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Dietary Habits, BMI, and Demographic Characteristics affect the Academic Performance of University Students in Saudi Arabia: A Cross-sectional Study

Rola A. Jalloun, Ahlam B. El Shikieri
Journal of Food and Nutrition Research. 2021, 9(3), 136-141. DOI: 10.12691/jfnr-9-3-5
Received February 03, 2021; Revised March 09, 2021; Accepted March 18, 2021

Abstract

Background: Students' academic performance remains one of the ongoing debate topics among educators, academicians, and policy-makers. We aimed to assess the effect of dietary habits, demographic characteristics, and body mass index (BMI) on academic performance. Method: An epidemiological, cross-sectional, retrospective study design was conducted. Data were collected from 385 full-time Saudi undergraduate students at Taibah University. They aged between 18-24 years old. Students were asked about their breakfast, fast food, and soft drink consumption and their daily number of meals. Information about their gender, residence in hostels, and smoking status were obtained. Grade point average (GPA) was used to assess academic performance. BMI was also calculated. All statistical analyses were performed using the SPSS software program version 20. Results: More females (n = 290; 75.3%) than males were included. High academic performers were non-smokers (P < 0.0005) and didn't stay in hostels (P = 0.026). BMI associated negatively with academic performance. Females had better academic performance (95%) compared to males (58%, P <0.0005), GPA (2.72 vs 3.53, P <0.0005 respectively), lower number of meals (Mean: 2.31 vs 1.99), and low prevalence of overweight/obesity (43% vs 30%). Conclusion: Nutrition education programs targeting Taibah University students are to be developed to raise awareness about the importance of healthy eating and normal body weight.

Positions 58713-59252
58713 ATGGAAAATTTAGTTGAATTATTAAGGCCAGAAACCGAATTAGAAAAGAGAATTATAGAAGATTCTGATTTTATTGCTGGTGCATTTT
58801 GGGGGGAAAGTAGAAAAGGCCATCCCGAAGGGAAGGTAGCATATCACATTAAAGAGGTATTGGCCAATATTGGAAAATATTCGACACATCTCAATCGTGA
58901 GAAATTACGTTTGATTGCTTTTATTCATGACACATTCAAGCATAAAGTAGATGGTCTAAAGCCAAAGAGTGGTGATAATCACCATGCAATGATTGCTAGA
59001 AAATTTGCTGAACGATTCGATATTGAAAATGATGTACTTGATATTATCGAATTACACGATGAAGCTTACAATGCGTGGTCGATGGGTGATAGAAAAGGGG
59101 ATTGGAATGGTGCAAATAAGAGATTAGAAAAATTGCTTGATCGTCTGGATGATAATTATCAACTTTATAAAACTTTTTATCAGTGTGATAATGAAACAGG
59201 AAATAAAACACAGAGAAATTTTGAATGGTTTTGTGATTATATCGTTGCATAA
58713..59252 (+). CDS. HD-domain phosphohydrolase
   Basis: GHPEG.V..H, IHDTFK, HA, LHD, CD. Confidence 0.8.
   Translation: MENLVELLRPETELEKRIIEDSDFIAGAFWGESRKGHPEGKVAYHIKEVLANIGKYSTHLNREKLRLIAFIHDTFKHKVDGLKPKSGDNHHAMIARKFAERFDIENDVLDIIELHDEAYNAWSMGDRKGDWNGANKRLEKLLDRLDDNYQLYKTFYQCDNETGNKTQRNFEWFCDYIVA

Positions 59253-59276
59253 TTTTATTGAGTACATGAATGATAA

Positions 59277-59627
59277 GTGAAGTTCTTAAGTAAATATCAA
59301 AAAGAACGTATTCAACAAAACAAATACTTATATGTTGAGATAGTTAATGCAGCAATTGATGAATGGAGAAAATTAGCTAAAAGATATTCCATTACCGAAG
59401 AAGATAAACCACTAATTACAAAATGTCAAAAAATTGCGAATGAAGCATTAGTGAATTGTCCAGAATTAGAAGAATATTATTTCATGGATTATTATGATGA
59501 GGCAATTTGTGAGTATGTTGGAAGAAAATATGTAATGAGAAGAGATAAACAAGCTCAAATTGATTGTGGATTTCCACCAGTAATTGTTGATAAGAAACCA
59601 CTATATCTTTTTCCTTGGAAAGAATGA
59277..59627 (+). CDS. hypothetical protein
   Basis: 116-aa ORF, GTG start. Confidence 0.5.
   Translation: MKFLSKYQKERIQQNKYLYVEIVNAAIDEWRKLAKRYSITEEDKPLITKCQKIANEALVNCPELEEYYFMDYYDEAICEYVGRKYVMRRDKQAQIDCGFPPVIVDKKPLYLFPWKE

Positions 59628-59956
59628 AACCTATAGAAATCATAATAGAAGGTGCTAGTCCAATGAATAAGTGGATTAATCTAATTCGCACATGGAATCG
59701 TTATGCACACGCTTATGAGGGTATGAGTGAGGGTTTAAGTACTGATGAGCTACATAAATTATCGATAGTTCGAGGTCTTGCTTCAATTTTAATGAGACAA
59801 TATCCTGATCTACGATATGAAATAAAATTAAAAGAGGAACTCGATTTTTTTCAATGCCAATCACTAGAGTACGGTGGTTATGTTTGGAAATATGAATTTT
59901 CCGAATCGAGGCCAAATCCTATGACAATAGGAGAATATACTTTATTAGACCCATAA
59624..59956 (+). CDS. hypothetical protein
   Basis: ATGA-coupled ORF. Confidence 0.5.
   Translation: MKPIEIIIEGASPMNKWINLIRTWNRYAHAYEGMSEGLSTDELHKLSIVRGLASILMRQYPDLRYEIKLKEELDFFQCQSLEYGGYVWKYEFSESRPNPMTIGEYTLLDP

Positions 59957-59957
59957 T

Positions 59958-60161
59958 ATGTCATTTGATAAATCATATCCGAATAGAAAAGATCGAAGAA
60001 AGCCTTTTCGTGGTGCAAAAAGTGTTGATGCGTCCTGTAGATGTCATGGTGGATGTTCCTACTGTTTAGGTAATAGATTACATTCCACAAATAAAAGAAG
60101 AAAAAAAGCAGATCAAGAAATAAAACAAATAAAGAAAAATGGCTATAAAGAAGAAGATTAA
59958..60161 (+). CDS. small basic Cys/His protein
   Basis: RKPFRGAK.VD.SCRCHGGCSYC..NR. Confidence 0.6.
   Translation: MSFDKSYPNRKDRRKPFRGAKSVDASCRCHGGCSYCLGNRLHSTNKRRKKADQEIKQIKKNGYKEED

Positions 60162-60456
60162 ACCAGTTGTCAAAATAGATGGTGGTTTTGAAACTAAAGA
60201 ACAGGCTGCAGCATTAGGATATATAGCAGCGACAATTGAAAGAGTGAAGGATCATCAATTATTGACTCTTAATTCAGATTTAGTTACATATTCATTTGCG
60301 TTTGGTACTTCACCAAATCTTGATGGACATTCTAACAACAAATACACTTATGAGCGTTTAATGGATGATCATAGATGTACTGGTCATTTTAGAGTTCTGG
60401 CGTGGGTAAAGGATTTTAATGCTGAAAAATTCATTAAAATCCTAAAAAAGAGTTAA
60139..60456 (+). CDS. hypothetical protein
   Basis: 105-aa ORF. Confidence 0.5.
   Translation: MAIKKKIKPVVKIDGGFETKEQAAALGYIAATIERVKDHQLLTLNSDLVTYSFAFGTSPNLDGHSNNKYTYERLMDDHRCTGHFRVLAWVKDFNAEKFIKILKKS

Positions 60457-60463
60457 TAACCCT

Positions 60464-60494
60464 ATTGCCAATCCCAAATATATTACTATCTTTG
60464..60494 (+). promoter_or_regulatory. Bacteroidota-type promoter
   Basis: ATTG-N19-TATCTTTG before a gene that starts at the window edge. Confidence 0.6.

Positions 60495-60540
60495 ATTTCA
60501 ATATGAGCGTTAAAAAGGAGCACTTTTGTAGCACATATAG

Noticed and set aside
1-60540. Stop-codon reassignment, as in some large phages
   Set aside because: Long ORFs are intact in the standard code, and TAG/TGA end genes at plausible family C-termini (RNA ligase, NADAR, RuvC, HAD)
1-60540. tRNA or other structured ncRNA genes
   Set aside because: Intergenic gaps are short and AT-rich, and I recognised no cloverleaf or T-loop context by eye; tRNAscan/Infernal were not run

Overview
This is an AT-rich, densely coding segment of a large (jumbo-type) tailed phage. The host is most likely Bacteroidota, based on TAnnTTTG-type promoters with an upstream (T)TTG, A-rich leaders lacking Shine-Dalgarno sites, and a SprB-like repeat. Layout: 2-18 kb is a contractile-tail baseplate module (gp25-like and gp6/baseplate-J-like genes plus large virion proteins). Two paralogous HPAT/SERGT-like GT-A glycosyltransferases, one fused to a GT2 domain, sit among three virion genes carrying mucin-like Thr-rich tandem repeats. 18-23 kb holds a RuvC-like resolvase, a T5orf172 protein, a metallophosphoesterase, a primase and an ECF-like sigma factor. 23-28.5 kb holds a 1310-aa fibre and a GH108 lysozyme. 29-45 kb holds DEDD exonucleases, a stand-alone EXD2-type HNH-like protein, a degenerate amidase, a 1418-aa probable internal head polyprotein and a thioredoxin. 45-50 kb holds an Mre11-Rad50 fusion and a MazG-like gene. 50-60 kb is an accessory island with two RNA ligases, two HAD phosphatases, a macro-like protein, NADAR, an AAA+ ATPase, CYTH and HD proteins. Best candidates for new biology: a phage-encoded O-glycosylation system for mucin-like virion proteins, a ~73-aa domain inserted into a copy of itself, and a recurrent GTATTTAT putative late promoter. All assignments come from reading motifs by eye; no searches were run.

1. Introduction

Students' academic performance remains one of the ongoing debate topics among educators, academicians, and policy-makers 1. The academic performance of college students affects their future occupational success and health. Studies indicate that dietary behaviours and practices are essential factors that can predict college students' academic performance 2. A healthy dietary pattern rich in whole grain cereals, fruits, and vegetables can lead to better cognitive function, improved memory, better test grades, and school attendance, leading to an overall better academic performance 3.

Over the last decade, dietary habits have changed in Saudi Arabia due to the diverse ethnic backgrounds 4. People have become more likely to consume western food rich in saturated fat, refined cereals, low in fruit and vegetables 5. As well documented in the literature, unhealthy dietary habits may lead to weight problems, as presented by the increased prevalence of obesity in the country 6, 7. The National Nutrition Survey ranked Saudi Arabia as number 15 worldwide for its prevalence of obesity, with an overall obesity rate of 33.7% 7. Obesity and unhealthy dietary pattern have been associated with an increased risk of various health problems, including metabolic syndrome, Type 2 diabetes mellitus, cardiovascular disease 8, and low academic performance 9.